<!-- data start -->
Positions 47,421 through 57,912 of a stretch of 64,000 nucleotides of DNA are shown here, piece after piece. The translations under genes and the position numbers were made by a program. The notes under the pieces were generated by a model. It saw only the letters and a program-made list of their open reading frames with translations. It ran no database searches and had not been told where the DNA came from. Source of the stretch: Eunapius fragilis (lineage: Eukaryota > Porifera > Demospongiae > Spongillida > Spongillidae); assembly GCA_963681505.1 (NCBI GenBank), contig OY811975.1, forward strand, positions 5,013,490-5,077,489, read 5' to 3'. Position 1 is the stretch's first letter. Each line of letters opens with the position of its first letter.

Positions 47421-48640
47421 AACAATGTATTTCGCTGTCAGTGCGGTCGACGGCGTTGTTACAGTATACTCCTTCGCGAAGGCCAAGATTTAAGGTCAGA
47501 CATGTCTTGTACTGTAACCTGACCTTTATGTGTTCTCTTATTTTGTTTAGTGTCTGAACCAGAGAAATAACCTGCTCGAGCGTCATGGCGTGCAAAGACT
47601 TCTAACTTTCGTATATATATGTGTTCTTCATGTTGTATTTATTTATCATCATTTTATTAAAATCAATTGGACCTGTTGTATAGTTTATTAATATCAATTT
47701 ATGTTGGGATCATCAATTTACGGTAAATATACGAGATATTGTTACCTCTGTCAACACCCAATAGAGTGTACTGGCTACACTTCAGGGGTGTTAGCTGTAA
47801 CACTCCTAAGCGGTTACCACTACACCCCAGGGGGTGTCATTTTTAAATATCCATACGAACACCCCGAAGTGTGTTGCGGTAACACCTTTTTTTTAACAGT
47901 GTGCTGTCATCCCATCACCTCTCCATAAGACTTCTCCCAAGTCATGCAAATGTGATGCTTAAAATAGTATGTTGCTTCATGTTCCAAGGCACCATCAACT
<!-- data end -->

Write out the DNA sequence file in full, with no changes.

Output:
Positions 47,421 through 57,912 of a stretch of 64,000 nucleotides of DNA are shown here, piece after piece. The translations under genes and the position numbers were made by a program. The notes under the pieces were generated by a model. It saw only the letters and a program-made list of their open reading frames with translations. It ran no database searches and had not been told where the DNA came from. Source of the stretch: Eunapius fragilis (lineage: Eukaryota > Porifera > Demospongiae > Spongillida > Spongillidae); assembly GCA_963681505.1 (NCBI GenBank), contig OY811975.1, forward strand, positions 5,013,490-5,077,489, read 5' to 3'. Position 1 is the stretch's first letter. Each line of letters opens with the position of its first letter.

Positions 47421-48640
47421 AACAATGTATTTCGCTGTCAGTGCGGTCGACGGCGTTGTTACAGTATACTCCTTCGCGAAGGCCAAGATTTAAGGTCAGA
47501 CATGTCTTGTACTGTAACCTGACCTTTATGTGTTCTCTTATTTTGTTTAGTGTCTGAACCAGAGAAATAACCTGCTCGAGCGTCATGGCGTGCAAAGACT
47601 TCTAACTTTCGTATATATATGTGTTCTTCATGTTGTATTTATTTATCATCATTTTATTAAAATCAATTGGACCTGTTGTATAGTTTATTAATATCAATTT
47701 ATGTTGGGATCATCAATTTACGGTAAATATACGAGATATTGTTACCTCTGTCAACACCCAATAGAGTGTACTGGCTACACTTCAGGGGTGTTAGCTGTAA
47801 CACTCCTAAGCGGTTACCACTACACCCCAGGGGGTGTCATTTTTAAATATCCATACGAACACCCCGAAGTGTGTTGCGGTAACACCTTTTTTTTAACAGT
47901 GTGCTGTCATCCCATCACCTCTCCATAAGACTTCTCCCAAGTCATGCAAATGTGATGCTTAAAATAGTATGTTGCTTCATGTTCCAAGGCACCATCAACT